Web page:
At a glance
- Many students lack access to the tools and support they need to make it to college, earn a degree, and gain the professional skills and social capital that are crucial to succeeding in a career.
- Black and Latino students and students experiencing poverty lose momentum in disproportionately large numbers during key transition periods between high school, college, and employment.
- The racial opportunity gap compounds the effects of an already inequitable labor market, where, for example, Black and Latino bachelor’s degree holders earn less on average than their white counterparts with the same degree.
- We work to ensure that Black and Latino students and students experiencing poverty are supported at every stage of their education-to-career pathway and have access to opportunities for economic mobility.
We aim to ensure that Black and Latino students and students experiencing poverty receive support at every stage of their education-to-career pathway. This means ensuring access not only to postsecondary education—resulting in a college degree—but also to tools, resources, support, and relationships that can help them discover a path, stay on it, and ultimately thrive in their adult life.
Areas of focus
We focus on two main priorities in our work.
Interventions such as mentoring, advising, career-connected learning, and early credential attainment have shown real promise in improving educational and career outcomes for Black and Latino students and students experiencing poverty. We support efforts to develop and implement effective strategies—such as integrated advising for high school students and networks that build social capital—so students can forge relationships that help them access, enroll in, transition into, and gain early momentum in their chosen postsecondary pathway.
We also fund partners that are working to shift high school coursework to better align with postsecondary programs that target labor market demand, which will give students early momentum toward earning a credential of value and reach their career goals.
When school systems, postsecondary institutions, and employers work together, they can identify approaches that support success for young people. We work to create roadmaps and facilitate partnerships between K-12 districts, postsecondary institutions, and employers that result in more career-connected coursework and experiential learning for our target population of students. For example, in Texas we work with partners to demonstrate how pathways can be built over time through supportive policies, research-based approaches, and data infrastructure that helps drive insights and collaboration.
Why focus on educational pathways?
Not all young people have access to opportunities that facilitate success in school and in life. In particular, Black and Latino students and students experiencing poverty lose momentum in disproportionately large numbers during key transition periods between high school, college, and employment due to lack of support.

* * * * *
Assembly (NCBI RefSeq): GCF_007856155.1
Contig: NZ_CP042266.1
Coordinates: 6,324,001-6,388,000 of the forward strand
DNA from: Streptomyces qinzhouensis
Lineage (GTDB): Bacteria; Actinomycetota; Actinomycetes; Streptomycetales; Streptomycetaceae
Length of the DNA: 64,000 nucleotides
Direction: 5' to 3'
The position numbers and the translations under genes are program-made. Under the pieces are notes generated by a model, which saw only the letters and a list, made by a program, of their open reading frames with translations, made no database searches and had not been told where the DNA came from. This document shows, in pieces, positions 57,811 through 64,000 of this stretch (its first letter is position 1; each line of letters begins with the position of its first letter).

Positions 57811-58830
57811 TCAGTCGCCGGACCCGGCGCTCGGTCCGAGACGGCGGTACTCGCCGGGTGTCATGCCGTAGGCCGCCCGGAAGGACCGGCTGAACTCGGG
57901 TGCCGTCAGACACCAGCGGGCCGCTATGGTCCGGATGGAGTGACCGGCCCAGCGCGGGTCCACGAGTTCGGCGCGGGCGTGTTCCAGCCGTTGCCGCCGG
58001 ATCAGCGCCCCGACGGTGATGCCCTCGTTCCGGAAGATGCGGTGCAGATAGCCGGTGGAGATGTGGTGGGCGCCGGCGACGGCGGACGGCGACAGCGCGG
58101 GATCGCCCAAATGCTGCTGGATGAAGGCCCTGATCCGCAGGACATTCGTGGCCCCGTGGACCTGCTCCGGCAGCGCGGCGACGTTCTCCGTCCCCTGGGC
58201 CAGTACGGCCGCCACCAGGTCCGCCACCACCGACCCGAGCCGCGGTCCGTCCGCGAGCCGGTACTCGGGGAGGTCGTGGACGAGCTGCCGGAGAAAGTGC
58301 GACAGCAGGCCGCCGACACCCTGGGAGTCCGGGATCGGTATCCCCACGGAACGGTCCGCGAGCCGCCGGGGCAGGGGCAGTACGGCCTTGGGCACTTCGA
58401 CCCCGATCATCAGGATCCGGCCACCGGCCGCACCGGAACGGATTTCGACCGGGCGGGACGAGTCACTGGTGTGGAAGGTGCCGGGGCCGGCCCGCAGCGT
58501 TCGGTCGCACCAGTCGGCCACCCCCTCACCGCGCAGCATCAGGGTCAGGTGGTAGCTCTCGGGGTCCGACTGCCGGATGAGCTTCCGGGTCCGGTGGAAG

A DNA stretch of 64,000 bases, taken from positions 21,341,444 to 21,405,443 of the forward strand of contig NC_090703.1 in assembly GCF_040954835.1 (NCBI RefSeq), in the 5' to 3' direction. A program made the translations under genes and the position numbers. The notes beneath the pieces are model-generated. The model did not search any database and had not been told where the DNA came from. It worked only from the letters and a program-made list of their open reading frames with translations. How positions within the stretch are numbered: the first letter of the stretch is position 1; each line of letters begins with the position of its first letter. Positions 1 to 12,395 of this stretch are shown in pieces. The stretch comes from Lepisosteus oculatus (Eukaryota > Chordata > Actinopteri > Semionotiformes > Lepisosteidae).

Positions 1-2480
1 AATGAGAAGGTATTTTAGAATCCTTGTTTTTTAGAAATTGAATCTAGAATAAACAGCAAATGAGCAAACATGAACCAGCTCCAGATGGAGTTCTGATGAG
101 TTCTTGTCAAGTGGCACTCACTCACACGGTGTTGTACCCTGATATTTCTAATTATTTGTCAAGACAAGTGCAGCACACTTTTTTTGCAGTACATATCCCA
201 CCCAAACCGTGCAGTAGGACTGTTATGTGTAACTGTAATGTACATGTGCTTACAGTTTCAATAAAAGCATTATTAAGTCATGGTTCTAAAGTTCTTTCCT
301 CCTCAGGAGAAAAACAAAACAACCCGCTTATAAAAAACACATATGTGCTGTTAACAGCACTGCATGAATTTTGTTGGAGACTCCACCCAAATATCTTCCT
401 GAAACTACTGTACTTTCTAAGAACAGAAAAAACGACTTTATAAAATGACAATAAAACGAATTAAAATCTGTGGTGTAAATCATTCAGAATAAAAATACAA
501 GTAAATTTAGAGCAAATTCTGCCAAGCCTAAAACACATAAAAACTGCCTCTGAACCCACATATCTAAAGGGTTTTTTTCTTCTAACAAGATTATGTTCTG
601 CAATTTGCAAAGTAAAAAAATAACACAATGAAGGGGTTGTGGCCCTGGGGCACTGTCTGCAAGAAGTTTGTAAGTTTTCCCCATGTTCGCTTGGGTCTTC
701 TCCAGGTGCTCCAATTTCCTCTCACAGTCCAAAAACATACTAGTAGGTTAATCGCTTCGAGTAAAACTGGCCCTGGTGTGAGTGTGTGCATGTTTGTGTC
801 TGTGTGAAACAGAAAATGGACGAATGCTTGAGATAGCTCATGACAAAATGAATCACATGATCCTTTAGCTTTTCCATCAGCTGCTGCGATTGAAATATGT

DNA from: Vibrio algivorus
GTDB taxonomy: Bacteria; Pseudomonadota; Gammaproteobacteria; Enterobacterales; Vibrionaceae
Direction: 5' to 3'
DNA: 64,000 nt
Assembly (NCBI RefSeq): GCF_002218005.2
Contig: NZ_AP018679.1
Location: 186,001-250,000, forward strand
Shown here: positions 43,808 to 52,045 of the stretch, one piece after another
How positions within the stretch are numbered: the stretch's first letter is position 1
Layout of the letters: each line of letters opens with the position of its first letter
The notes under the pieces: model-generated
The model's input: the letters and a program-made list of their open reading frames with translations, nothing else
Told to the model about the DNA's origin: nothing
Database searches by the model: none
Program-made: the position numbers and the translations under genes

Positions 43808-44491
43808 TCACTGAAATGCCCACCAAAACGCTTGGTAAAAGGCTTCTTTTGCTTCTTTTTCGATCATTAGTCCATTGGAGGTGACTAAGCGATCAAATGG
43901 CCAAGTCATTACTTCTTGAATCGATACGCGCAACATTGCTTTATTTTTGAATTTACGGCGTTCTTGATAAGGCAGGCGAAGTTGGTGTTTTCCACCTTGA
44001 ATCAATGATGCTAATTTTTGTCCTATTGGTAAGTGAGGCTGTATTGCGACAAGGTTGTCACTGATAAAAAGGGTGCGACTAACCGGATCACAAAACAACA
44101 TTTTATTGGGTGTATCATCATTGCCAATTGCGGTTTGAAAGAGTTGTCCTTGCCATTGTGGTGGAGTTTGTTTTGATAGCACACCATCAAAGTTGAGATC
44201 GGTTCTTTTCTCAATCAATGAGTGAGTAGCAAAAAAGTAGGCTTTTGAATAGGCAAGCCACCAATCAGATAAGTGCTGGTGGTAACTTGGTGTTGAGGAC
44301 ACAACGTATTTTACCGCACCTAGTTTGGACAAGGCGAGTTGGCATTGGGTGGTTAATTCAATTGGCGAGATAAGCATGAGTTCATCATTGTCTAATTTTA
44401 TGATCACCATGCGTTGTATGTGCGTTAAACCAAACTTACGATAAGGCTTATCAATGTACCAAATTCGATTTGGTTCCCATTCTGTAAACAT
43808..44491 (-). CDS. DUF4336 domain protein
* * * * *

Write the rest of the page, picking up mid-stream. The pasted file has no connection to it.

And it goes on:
If we want to ensure greater economic mobility for these young people, we must ensure that they have the tools, resources, and services they need to not only make it to college, but to earn a valued credential and gain the social capital that will help them succeed in a career, achieve financial stability, and make meaningful contributions to their community. We know that relationship-based services, including mentoring and advising, can be crucial in enabling young people to get on a path to realizing their dreams.
Few education systems currently provide these supports, especially at key transition points. This contributes to a stark racial achievement gap: Only 60 percent of Black and Latino high school graduates immediately enroll in a postsecondary program after high school, compared with 70 percent of their white peers. This disparity compounds the effects of an already inequitable labor market, where Black and Latino bachelor’s degree holders earn less on average than their white counterparts with the same degree.
Addressing this disparity is a matter of urgency even in the best of times, but COVID-19 has exacerbated these dynamics. The disruptions and uncertainty don’t have to mean that students fall off their path, but we need to implement and scale up proven approaches to ensure that the pathways young people envision are attainable.
The K-12 Education team supports educators and public schools in improving educational outcomes for Black and Latino students and students experiencing poverty.
The Economic Mobility and Opportunity team works with partners to ensure that more people in the United States can climb the economic ladder and improve their lives.
The Postsecondary Success team supports colleges and universities in making institutional reforms that eliminate race, ethnicity, and income as predictors of educational success.
CCWT conducts and support research, critical policy analysis, and public dialogue on student experiences with the transition from college to the workforce in order to promote academic and career success for all learners.
We support the Dana Center’s Launch Years initiative, which aims to ensure that every student has access to high-quality math education that is relevant to their future.
We support the Who You Know initiative, which helps schools take innovative approaches to building students’ social capital through networks of relationships.
We support JFF’s Building Equitable Pathways initiative, which works to strengthen national systems of high-quality college and career pathways to better serve young people who are Black, Latinx, and experiencing poverty.
OneGoal addresses systemic barriers to students from low-income communities completing their postsecondary education, by focusing on the transitional years from high school through the first year of college.